August 2021

  • Results from a worldwide NHLBI clinical trial found full-dose blood thinners are effective at treating people who are hospitalized with moderate COVID-19, but not those who are seriously ill and require intensive care. Read the news release.

Visit our 2021 report on the impact of COVID-19 on heart, lung, and blood systems to learn more about our research response strategy and COVID-19 research efforts.

September 2021

  • The NIH awarded nearly $470 million to support research as part of the RECOVER initiative, which is co-chaired by the NHLBI, to better understand the long-term effects of SARS-CoV-2 infection.

What’s Next

We continue to develop new initiatives and funding opportunities, and share our findings as part of our ongoing research response strategy.

A Collaborative Effort

A visual demonstrating the collaborative efforts of the COVID-19 research response, including HHS collaborations and trans-NIH efforts.

NHLBI COVID-19 research response

Teams helping to design and implement the COVID response span subject areas such as preclinical studies, clinical trials, longitudinal cohort studies, community-based interventions, data mining and resources, and communications.

  • Pre-clinical Studies 
  • Clinical Trials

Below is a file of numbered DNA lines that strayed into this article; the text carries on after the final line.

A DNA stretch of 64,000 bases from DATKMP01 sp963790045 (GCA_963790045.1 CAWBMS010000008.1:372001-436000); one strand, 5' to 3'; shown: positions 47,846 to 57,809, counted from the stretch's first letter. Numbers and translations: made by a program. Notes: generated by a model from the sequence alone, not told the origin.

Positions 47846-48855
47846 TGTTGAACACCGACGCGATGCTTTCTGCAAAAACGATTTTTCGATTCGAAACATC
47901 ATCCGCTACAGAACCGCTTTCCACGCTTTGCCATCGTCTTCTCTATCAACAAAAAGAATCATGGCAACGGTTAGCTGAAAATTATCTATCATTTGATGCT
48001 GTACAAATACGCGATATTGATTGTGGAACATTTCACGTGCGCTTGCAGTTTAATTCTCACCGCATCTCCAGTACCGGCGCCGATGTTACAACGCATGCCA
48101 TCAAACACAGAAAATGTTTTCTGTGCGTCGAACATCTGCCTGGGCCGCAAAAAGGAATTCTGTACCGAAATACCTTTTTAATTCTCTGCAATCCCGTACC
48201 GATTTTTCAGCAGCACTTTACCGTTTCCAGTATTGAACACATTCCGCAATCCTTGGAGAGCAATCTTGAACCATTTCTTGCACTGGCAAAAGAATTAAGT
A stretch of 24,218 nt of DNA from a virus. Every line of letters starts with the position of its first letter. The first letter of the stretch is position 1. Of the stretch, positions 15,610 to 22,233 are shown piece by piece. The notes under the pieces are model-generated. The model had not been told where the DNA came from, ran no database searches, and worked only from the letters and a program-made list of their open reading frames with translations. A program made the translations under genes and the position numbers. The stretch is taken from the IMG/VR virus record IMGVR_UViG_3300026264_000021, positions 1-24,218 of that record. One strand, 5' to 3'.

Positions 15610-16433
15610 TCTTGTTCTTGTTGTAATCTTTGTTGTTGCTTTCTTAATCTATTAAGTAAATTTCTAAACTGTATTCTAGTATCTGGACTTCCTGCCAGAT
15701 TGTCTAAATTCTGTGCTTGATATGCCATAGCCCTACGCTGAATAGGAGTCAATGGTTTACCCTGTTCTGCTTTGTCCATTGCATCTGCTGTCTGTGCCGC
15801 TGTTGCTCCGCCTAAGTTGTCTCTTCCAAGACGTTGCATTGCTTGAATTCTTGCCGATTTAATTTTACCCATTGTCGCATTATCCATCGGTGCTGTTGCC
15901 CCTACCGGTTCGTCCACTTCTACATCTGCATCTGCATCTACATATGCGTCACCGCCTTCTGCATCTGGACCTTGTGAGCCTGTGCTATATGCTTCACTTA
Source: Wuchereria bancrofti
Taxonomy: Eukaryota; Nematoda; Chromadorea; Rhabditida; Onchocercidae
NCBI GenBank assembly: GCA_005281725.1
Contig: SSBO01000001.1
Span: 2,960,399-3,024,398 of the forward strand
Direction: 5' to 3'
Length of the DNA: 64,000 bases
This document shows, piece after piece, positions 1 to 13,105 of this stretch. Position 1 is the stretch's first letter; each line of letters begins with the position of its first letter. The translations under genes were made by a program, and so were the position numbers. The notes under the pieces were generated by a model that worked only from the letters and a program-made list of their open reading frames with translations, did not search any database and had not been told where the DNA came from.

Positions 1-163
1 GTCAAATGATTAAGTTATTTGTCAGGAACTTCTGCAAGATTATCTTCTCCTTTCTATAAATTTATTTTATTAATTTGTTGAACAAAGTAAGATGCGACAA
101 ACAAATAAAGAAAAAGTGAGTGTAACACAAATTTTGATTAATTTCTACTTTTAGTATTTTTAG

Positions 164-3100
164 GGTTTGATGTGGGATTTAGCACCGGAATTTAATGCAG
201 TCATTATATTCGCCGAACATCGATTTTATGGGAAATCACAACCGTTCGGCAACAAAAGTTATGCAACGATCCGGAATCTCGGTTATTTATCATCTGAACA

• Longitudinal/Cohort Studies 
  • Data Mining and Resources 
  • Communication 
  • Community-based Interventions 
  • Community-engaged Research 

The NHLBI is working with NIH and HHS in collaboration to end the pandemic. 

Trans-NIH efforts

Much of NHLBI staff are part of trans-NIH efforts that include community-based interventions to work with vulnerable populations, data coordination, and collaboration with industry. 

HHS collaborations

At an HHS level, the NHLBI works closely with our government partners, including the FDA and CDC, and participates in working groups, such as the medical countermeasures and clinical working group. We engage in an exchange of information with patient groups to learn about their needs. The information they share helps us set our research agenda. 

  • HHS Clinical Working Group 
  • HHS MCM Working Group